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The fundamental benefits of programming in Rust

Why does Rust continue to rise in popularity? We examine the features of this composable, cross-platform language that make it a valid competitor to C-based coding.

With native capabilities that span macros, generics, pattern matching and composition, the Rust programming language offers key features that make it a systems language to watch.

Programming in Rust offers speed and safety for various tasks, such as developing web apps, building distributed services or creating cross-platform applications that employ powerful command-line tools. The Rust language's major traits include a rich-type system in addition to functional-style features like closures and iterators. Developers can also cross-compile Rust to integrate with preexisting code, and the language is well-suited for low-resource environments.

In this article, we examine the various features of Rust that continue to attract an increasing number of developers looking for a dependable and composable cross-platform language.

Memory safety, compiler and library features

Memory safety is essential for distributed systems to perform efficiently. Rust enforces strict safe memory allocations, secure coding and concurrency support.

Rust requires ownership-based resource management through resource acquisition is initialization -- a fundamental object-oriented and C++ programming concept -- and smart pointers that reinforce safe memory usage. The Rust compiler is also more stringent than C-based languages, ensuring that memory-related problems never make it into production.

In Rust programming, each value is assigned an owner. Once an owner goes out of scope, the value is dropped. This feature controls memory tracking and allocation, and the compiler governs ownership distribution between objects to mitigate any surprises at runtime. By providing type-level guarantees for value-sharing, threads can borrow values, assume ownership and transition the scope of a value to a new thread.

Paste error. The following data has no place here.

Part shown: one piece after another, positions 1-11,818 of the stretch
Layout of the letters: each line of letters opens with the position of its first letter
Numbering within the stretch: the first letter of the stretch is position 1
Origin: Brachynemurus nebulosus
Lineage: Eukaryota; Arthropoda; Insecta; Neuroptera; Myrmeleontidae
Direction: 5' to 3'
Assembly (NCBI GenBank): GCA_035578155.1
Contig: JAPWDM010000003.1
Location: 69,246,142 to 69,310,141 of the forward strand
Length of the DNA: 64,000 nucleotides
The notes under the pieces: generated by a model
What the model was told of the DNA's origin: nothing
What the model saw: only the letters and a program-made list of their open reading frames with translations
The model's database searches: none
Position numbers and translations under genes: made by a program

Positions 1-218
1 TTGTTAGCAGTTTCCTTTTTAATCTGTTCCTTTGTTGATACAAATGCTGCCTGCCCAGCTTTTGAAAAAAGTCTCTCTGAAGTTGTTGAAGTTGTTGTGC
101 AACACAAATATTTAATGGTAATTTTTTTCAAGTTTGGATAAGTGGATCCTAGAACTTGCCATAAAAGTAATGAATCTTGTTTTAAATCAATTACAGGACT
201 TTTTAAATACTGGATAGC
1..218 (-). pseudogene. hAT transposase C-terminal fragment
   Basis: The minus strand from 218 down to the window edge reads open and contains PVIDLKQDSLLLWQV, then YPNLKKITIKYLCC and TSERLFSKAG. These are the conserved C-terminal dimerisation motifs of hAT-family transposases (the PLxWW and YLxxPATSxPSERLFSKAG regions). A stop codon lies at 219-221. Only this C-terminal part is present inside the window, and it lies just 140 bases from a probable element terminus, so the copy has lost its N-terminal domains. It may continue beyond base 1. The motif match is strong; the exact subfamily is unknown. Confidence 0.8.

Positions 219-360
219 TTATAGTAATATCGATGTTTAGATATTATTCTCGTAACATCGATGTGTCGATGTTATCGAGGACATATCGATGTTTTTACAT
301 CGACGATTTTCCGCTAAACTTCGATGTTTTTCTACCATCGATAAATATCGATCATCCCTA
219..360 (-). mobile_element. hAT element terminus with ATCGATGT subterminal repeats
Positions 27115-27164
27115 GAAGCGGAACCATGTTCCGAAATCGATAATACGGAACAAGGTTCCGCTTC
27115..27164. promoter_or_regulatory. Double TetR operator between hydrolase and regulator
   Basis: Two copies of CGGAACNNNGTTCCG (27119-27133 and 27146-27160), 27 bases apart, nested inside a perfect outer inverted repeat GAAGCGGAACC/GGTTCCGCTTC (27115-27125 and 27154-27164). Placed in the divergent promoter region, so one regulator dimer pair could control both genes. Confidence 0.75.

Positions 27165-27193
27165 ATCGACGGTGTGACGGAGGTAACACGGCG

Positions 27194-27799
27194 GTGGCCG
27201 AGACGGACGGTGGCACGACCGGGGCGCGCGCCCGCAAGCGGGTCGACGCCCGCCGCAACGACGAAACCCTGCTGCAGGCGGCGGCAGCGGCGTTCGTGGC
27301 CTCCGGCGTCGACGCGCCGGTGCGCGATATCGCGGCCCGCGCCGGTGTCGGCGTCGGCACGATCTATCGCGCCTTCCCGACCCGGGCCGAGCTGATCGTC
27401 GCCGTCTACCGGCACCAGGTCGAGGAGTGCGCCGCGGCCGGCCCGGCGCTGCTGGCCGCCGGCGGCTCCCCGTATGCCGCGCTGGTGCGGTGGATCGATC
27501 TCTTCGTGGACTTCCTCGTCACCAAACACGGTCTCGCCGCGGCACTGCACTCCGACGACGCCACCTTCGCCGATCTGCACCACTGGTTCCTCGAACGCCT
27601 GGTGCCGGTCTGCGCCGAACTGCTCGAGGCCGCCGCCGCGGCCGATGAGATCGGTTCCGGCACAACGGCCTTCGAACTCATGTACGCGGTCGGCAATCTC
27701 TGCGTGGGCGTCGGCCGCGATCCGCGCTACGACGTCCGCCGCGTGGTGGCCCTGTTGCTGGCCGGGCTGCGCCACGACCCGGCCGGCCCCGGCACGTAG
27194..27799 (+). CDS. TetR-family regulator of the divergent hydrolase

growing programming languages
Fastest growing programming languages, according to Github's 2019 'State of the Octoverse' report

In general, Rust's success rests upon its libraries, tooling and community support. However, that success also stems from its open compiler and language development process. Cargo, a community-built package manager for Rust libraries, provides numerous API bindings to common libraries and frameworks. Cargo's library is extensive, but keep in mind that third-party libraries -- known as crates -- require preliminary testing to determine a project's validity.

In addition, the Rust Standard Library provides well-known data structures that handle sequences, maps and other miscellaneous sets. The library also facilitates container deployments, string manipulations, thread management and I/O execution for networks and files.

Cross-platform development and support

Programming in Rust provides cross-platform capabilities across Linux, macOS, Windows and other supported platforms. Developers can access a range of command-line tools that compile to their platform of choice. As a result, Rust can help you perform high-level, front-end development as well as low-level, back-end development.

For example, Rust developers can write code that compiles to WebAssembly, the open standard that enables high-performance applications on webpages, and can access tooling to ship Rust code into JavaScript packages for web deployment via bindings. In addition to improved IDE support, Rust includes the Rust-specific formatting tool, aptly dubbed RustFmt, and users can take advantage of Clippy and Atom to detect bugs, specify lint levels and reinforce idiomatic code. The number of available Rust frameworks also continues to rise, with Rocket, Nickel and Actix recently appearing on the scene.

Rust language emphasizes composition over the inheritance-based traits found in C++ or Java. By using composable interfaces, developers can prioritize Rust type descriptions based on their particular capabilities, adding to its support for modular programming. This approach organizes code as packages that other programmers can reuse as public or private modules.

Modern software must be able to scale to multiple threads and processes while also communicating seamlessly with external traffic, and programming in Rust helps fill that need. Through its built-in concurrency support, developers can build distributed services in which different parts of a program execute simultaneously to deliver resources.

To get started, developers can simply download rustup, a Rust installer and version management tool, to set up their development environment.

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